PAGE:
• The best thing you can do is to maintain a climate of openness and encourage all your senior stakeholders to do the same. <br /> <br /> Be up front that you want to capture ALL the objectives, and include them in the charter. <br /> <br /> Some people are going to be afraid, though, and you need to be sensitive to that. If you strongarm them into telling the rest of the project team what their motivations are, they&#x2019;re likely to just dig their heels in, which really isn&#x2019;t a great way to start a project off. <br /> <br /> Explain that it&#x2019;s in their best interests for everyone to be aware of what they need to accomplish, and that once people come together with those objectives in mind, they can develop an approach to the project that will make everyone satisfied. <br /> <br /> Also think with them what could happen if they don&#x2019;t divulge their objectives. How could they wind up disappointed? <br /> <br /> At the start of a project, everyone is likely to be a little bit shy and nervous about what other people think of them. Build a sense of team from the get go, encouraging everyone to work together. It will go a long way to help develop trust across the team, and will help establish your position as a leader. <br /> <br /> *click* <br /> <br /> What you shouldn&#x2019;t do though, is give in to pressure or agree to secret deals. If you do, you&#x2019;re essentially taking responsibility for non-disclosure and putting yourself at risk if one of your stakeholders is unhappy. People throughout time have been very consistent in their ability to throw blame around, and if you cave, you give them permission to send a lynch mob after you later on when they&#x2019;re not getting their way. <br /> <br /> *click* <br /> <br /> If your stakeholders continue to resist, your best strategy is to push back, letting them know that you&#x2019;re uncomfortable walking into a project that&#x2019;s already shrouded with secrets. If you&#x2019;re going to take that approach though, make sure you let stakeholders within your own organization know, because they&#x2019;ll have their own objectives too! Being tough is much easier when you have strong support behind you.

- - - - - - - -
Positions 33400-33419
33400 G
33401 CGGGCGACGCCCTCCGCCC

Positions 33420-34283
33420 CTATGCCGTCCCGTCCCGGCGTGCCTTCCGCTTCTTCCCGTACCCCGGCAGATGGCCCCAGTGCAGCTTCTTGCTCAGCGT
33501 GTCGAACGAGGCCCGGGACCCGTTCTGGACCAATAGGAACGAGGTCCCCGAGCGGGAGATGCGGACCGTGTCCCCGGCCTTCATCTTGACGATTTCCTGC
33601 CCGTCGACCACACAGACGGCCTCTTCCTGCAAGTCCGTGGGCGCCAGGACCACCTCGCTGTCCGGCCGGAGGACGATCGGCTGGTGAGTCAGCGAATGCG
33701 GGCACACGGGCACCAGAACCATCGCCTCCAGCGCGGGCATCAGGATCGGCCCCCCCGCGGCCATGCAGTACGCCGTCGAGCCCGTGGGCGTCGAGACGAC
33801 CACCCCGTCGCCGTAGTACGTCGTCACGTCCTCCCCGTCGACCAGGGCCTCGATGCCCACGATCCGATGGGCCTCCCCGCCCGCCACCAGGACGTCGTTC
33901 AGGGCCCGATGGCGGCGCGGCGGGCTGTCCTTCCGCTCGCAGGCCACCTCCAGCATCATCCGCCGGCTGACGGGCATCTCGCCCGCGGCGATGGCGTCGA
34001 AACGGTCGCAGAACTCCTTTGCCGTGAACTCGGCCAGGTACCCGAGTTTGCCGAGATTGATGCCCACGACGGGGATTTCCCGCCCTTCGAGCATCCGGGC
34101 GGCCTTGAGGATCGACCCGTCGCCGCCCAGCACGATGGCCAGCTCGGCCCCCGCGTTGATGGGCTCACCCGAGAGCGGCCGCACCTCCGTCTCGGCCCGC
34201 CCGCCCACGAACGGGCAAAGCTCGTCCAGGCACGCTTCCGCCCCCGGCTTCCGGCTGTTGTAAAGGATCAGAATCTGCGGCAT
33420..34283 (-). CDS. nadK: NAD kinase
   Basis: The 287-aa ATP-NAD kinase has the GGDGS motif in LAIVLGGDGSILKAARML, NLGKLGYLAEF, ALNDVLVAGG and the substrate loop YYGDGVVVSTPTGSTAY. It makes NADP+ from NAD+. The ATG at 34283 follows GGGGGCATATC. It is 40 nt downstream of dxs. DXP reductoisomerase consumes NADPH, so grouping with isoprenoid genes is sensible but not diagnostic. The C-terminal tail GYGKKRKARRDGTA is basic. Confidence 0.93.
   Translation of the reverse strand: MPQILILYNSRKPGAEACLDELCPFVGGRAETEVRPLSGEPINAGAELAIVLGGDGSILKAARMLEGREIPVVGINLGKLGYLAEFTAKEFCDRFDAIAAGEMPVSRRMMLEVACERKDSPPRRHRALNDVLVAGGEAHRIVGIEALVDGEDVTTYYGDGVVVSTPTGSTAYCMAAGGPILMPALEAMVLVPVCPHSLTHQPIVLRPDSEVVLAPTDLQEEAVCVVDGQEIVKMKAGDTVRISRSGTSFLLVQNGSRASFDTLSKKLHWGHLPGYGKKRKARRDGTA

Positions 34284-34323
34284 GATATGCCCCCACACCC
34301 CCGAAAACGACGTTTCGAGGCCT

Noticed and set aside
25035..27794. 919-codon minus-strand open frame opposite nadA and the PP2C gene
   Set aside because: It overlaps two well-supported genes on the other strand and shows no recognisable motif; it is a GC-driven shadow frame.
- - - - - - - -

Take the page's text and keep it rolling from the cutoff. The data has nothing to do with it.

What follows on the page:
• The best thing you can do is to maintain a climate of openness and encourage all your senior stakeholders to do the same. <br /> <br /> Be up front that you want to capture ALL the objectives, and include them in the charter. <br /> <br /> Some people are going to be afraid, though, and you need to be sensitive to that. If you strongarm them into telling the rest of the project team what their motivations are, they&#x2019;re likely to just dig their heels in, which really isn&#x2019;t a great way to start a project off. <br /> <br /> Explain that it&#x2019;s in their best interests for everyone to be aware of what they need to accomplish, and that once people come together with those objectives in mind, they can develop an approach to the project that will make everyone satisfied. <br /> <br /> Also think with them what could happen if they don&#x2019;t divulge their objectives. How could they wind up disappointed? <br /> <br /> At the start of a project, everyone is likely to be a little bit shy and nervous about what other people think of them. Build a sense of team from the get go, encouraging everyone to work together. It will go a long way to help develop trust across the team, and will help establish your position as a leader. <br /> <br /> *click* <br /> <br /> What you shouldn&#x2019;t do though, is give in to pressure or agree to secret deals. If you do, you&#x2019;re essentially taking responsibility for non-disclosure and putting yourself at risk if one of your stakeholders is unhappy. People throughout time have been very consistent in their ability to throw blame around, and if you cave, you give them permission to send a lynch mob after you later on when they&#x2019;re not getting their way. <br /> <br /> *click* <br /> <br /> If your stakeholders continue to resist, your best strategy is to push back, letting them know that you&#x2019;re uncomfortable walking into a project that&#x2019;s already shrouded with secrets. If you&#x2019;re going to take that approach though, make sure you let stakeholders within your own organization know, because they&#x2019;ll have their own objectives too! Being tough is much easier when you have strong support behind you.